Thursday, August 21, 2008

Tears on the Prairie

West Central Minnesota is a no-man’s land to many. One hundred and thirty miles from Minneapolis, about the same distance from Sioux Falls, South Dakota and Fargo, North Dakota, the area in some ways falls through the cracks. Things occur on the farms and in the small towns which generate little, if any, coverage in the larger metropolitan areas. That is ok with most of the people out here. We take care of ourselves. We don’t desire the bright lights of the city; that is some of the reasons why we are here. We survive because in many ways we are simple, undemanding and straightforward people. We enjoy hard work, freedom and accomplishment. Yet we get hurt also… This may not be news in the big cities but…

The real news out here is lived out in the lives of everyday people. Little victories, great victories and at the same time sadness is mingled with joy. Caroline Sandell Berg in her hymn “Day by Day” says in part: (The Lord)“Gives unto each day what He deems best, lovingly its part of pain and pleasure, mingling toil with peace and rest.”

I marvel at the common men and women who struggle each day. They struggle to make ends meet, carry out their appointed role as farmer, business person, parent, spouse, child, caregiver, and fellow Christian walking beside us on this earthly journey.

This last week I have been inspired by these people. A businessman and farmer, battling with cancer, loses his best friend and business partner unexpectedly; a shock and surprise to all. In his sorrow he said “I should have been the one who died. I mean people are expecting me to die of cancer but not Bob.” As a survivor, he wanted to give up, sell the business and move on. When I asked him what he would do, he said “Nothing” and then added, “and I would be dead in two years.” As we talked, I suggested he not make any decisions when he is grieving. He agreed that he will go on but through tears he said “Damn, Jerry, it hurts.” Yes, it hurts.

Listen to the words of Psalm 46:1-7: “God is our refuge and strength, an ever-present help in trouble. Therefore we will not fear, though the earth give way and the mountains fall into the heart of the sea, though its waters roar and foam and the mountains quake with their surging. There is a river whose streams make glad the city of God, the holy place where the Most High dwells. God is within her, she will not fall; God will help her at break of day. The Lord Almighty is with us; the God of Jacob is our fortress.” Also read the words to the hymn “A Mighty Fortress is our God”. Be encouraged; God is still on the throne.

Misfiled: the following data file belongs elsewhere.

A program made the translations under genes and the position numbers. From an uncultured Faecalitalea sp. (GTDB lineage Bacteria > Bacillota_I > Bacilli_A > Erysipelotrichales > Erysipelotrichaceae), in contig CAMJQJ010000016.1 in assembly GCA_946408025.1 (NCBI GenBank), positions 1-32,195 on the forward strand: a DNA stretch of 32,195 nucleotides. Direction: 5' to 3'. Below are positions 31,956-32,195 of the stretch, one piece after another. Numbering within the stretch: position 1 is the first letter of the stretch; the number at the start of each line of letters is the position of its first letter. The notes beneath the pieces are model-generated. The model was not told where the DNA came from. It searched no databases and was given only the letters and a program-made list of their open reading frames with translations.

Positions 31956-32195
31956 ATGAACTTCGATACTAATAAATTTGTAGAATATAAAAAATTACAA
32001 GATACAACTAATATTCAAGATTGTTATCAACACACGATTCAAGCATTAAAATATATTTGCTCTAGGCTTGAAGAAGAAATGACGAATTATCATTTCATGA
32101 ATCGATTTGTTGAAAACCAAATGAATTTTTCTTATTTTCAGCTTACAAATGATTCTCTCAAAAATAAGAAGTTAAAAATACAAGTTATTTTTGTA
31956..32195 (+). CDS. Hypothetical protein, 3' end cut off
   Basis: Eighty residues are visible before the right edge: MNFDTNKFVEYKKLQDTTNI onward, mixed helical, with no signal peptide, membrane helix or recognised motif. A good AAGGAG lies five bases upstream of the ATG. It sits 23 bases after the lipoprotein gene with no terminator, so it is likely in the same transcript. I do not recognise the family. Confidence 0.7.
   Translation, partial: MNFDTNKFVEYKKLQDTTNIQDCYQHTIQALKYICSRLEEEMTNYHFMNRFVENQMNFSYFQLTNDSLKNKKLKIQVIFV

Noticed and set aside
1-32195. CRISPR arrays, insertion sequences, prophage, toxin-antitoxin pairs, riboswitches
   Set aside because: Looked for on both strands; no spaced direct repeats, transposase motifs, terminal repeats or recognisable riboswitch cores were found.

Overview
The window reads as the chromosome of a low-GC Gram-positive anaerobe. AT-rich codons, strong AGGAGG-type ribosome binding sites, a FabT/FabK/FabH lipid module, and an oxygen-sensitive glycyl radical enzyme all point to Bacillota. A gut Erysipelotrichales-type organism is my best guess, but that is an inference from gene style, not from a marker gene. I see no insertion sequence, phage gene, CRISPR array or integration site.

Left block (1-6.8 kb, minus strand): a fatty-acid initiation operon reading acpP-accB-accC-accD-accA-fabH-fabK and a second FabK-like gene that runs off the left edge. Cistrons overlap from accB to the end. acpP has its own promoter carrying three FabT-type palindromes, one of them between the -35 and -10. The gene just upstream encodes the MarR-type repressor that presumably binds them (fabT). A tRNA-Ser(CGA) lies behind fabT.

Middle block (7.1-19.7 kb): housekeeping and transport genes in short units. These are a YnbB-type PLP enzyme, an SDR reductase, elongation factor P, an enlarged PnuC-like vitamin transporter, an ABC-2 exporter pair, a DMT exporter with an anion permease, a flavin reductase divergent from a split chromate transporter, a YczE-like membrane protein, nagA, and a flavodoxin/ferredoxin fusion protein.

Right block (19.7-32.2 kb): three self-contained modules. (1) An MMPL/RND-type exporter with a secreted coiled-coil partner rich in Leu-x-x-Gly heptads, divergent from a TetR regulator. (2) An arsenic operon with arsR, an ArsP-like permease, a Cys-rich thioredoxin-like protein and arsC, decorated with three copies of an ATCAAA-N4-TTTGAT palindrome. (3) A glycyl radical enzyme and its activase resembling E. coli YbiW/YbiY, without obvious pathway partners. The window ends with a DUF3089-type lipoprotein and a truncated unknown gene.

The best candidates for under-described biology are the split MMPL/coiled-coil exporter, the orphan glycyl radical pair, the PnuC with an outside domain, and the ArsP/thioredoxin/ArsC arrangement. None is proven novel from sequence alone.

Last week I met a couple whose farm was hit by a storm. Their farmstead plus fields were hit. The TV cameras didn’t make it to their place; they weren’t asked and they wouldn’t want or expect the attention. Third generation immigrants wrangling out a good but hard life on the prairies of Western Minnesota, they have been through this before. The financial uncertainty, finding the physical will to clean up and keep going is tiring and discouraging. They wonder what God is trying to tell them. Job 37:11-13 says, “He loads the clouds with moisture; he scatters his lightning through them. At his direction they swirl around over the face of the whole earth to do whatever he commands them. He brings the clouds to punish men, or to water his earth and show his love.” Through a face streaked with tears, eyes red from crying, the tears flowed and we talked. We held each other in our arms and prayed and cried. We may struggle and get discouraged but God is still on His throne. He loves us and has a merciful heart. Come to Jesus and live.

What can we do? Listen, hope, pray, encourage, and endure. At times I too wonder what God is doing. Not in my life but in the lives of these dear people. I have met more and more people struggling with loss and loss of hope. They tell me no one seems to care. Last night I read parts of the gospels; Jesus was out among them (the hurting people of the world). We must be out among them. We must minister where we are planted. Go out and be among the hurting people. These people need help; not necessarily financial help but some one to listen without judgment or as one lady said, “not with smiling faces that mean nothing and washing over everything with warm fuzzy words that don’t satisfy.” We need to know God’s Word and lead them to God’s Word for Jesus was called The Word. And through the Word and the work of the Holy Spirit Jesus will console, encourage, restore, guide and heal. Keep your head. Time marches on and one day, sweet people, you will rest in peace.

Oh Mighty Heavenly Father, heal, encourage, restore, grant peace and rest to your tired and weary saints. You alone are our hope. Thank you for the cross; the work is already done. Thank you sweet Jesus; stay with us and guide us Holy Spirit. Amen

1 comment:

Anonymous said...

The words of William Cowper's hymn God Moves In A Mysterious Ways are in order:

God moves in a mysterious way
His wonders to perform;
He plants His footsteps in the sea
And rides upon the storm.

Deep in unfathomable mines
Of never failing skill
He treasures up His bright designs
And works His sovereign will.

Ye fearful saints, fresh courage take;
The clouds ye so much dread
Are big with mercy and shall break
In blessings on your head.

Judge not the Lord by feeble sense,
But trust Him for His grace;
Behind a frowning providence
He hides a smiling face.

His purposes will ripen fast,
Unfolding every hour;
The bud may have a bitter taste,
But sweet will be the flower.

Blind unbelief is sure to err
And scan His work in vain;
God is His own interpreter,
And He will make it plain.

Amen and amen. So be it Lord.